The founding of the Virgilije Nevjestić Foundation is the first step in the reaffirmation of his oeuvre. Its founders hope to see the creation of a Virgil House Multimedia Centre in Zagreb to showcase the artist’s work, host events, other artists and institutions, literary evenings, concerts, and workshops.
The Virgilije Nevjestić Foundation, established with the objective of protecting, preserving, studying, and presenting the legacy of artist Virgilije Nevjestić, a painter, printmaker and poet, was promoted on 22 October at Zagreb’s Museum of Contemporary Art.
The foundation was established by the Nevistić (Nevjestić) family and is managed by Vesna Jurić Bulatović. It aims to work towards creating a multimedia museum and gallery, the Virgil House Multimedia Centre, to showcase the work of Virgilije Nevjestić and to house a reconstruction of his atelier in the French capital of Paris.
The foundation also aims to study, contribute to the appreciation of, and publish the artist’s oeuvre for broader audiences through exhibitions, lectures, workshops, and through collaboration with Zagreb’s Academy of Fine Arts and other culture institutions in Croatia, Bosnia-Herzegovina, his native Tomislavgrad and France.
The initiative is supported by Croatia’s foreign and European affairs minister Gordan Grlić Radman, who noted his own personal sense of affiliation with the artist’s work on account of also having roots in the Tomislavgrad area, adding that Nevjestić was for him a constant source of motivation and inspiration. Mr Grlić Radman expressed his delight that the foundation would bring to the general public, youth in particular, an opportunity to discover the breadth of the artist’s talent, which, thanks to his perseverance and tenacity first met with appreciation in Paris.
The foundation’s president Vesna Jurić Bulatović noted that the artist’s oeuvre comprised an abundance of works, including thousands of prints, diary entries, a rich library, and the artist’s atelier. She expressed her hope that the Croatian government and the City of Zagreb would provide premises for the foundation and the artist’s legacy. She noted that the first showing of the artist’s work in Zagreb was back in 2014 during the Dnevnici snoviđenja (“Diaries of Dream Visions”) exhibition staged at the Museum of Arts and Crafts.
Most of the oeuvre of Virgilije Nevjestić has survived, including the works considered to have earned him a place among the most important printmakers of the twentieth century. These include several thousand prints, matrices, his engraving tools, and the press on which he created his prints, oils and pastels.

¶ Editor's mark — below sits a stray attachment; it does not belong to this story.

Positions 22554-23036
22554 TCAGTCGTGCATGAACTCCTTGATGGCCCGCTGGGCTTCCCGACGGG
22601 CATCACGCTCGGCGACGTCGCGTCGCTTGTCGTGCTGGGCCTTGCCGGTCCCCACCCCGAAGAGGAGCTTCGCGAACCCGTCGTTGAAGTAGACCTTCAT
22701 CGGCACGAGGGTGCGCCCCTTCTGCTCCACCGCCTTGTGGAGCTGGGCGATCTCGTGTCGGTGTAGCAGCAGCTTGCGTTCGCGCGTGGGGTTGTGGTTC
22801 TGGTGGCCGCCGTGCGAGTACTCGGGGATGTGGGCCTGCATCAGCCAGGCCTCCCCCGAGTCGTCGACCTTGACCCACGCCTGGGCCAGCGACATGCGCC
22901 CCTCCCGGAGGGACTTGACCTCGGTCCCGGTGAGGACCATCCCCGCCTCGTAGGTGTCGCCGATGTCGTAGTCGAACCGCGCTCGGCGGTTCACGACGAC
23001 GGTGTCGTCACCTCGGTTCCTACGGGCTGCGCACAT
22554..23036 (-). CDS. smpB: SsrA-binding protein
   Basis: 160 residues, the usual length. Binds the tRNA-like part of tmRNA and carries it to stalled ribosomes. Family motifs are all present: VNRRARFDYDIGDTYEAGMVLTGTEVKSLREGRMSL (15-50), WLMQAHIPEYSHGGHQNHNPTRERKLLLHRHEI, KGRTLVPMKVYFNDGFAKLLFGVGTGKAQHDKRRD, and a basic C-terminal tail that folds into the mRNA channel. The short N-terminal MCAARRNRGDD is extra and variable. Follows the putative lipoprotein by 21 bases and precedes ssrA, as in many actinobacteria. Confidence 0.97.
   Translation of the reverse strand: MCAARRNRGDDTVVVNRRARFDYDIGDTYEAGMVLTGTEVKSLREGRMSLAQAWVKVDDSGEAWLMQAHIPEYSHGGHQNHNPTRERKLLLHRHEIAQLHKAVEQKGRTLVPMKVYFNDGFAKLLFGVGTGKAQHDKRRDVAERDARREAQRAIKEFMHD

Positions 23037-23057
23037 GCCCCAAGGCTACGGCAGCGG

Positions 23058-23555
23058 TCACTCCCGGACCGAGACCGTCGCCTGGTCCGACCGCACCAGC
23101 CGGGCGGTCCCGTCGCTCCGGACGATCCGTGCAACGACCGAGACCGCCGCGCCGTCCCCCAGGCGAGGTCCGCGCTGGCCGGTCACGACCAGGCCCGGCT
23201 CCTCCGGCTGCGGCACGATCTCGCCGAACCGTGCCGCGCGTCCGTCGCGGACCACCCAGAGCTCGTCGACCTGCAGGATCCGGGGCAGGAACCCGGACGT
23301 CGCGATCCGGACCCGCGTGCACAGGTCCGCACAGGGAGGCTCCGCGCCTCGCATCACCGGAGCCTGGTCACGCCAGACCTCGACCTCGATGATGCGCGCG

No less important are his diaries, in which he made daily entries commenting on the people of his time, art, love, and life, and dozens of notebooks with sketches and drawings, his unpublished poetry, bibliophile editions of print folios, a wealth of documentation, photographs, and the preserved items of his atelier.
Vlatko Marić, the president of the Paris chapter of AMCA (Almae Matris Croaticae Alumni) and a friend of the late Virgilije Nevjestić, noted that the artist was known as a printmaker, painter and poet, but that it is often forgotten that he also taught art and was a teacher in whom his students could find compassion and support.
“He was also a restorer, who gave new life to works of art, taught others this craft, and was a chronicler of his time, keeping a serious diary in which he wrote of events and of the people he met, often illustrating them,” Marić added.
Nevjestić lived for art, Marić observed, and his work was a reflection of his character: that of a man who holds to his dignity and sense of justice.
Virgilije Nevistić (Kolo near Tomislavgrad, Bosnia-Herzegovina 1935–Paris, France 2009) moved to Paris not long after completing his studies at the Academy of Fine Arts in Zagreb in 1963 where he found an atelier at No 28 on the Boulevard Saint Jacques.
He was a fixture of the French art scene in the 1970s and the first half of the 1980s. He was a member of the leading French associations of printmakers, and founded L’academie Virgile in Paris, where he taught printmaking. He also taught at IFROA (Institut français de restauration des oeuvres d’arts).
Over his forty-year career he received multiple awards and prizes, and staged exhibitions at leading European and international institutions, museums and galleries.
The founding of the Virgilije Nevjestić Foundation is the first step in the reaffirmation of his oeuvre. Its founders hope to see the creation of a Virgil House Multimedia Centre in Zagreb to showcase the artist’s work, host events, other artists and institutions, literary evenings, concerts, and workshops. (Hina)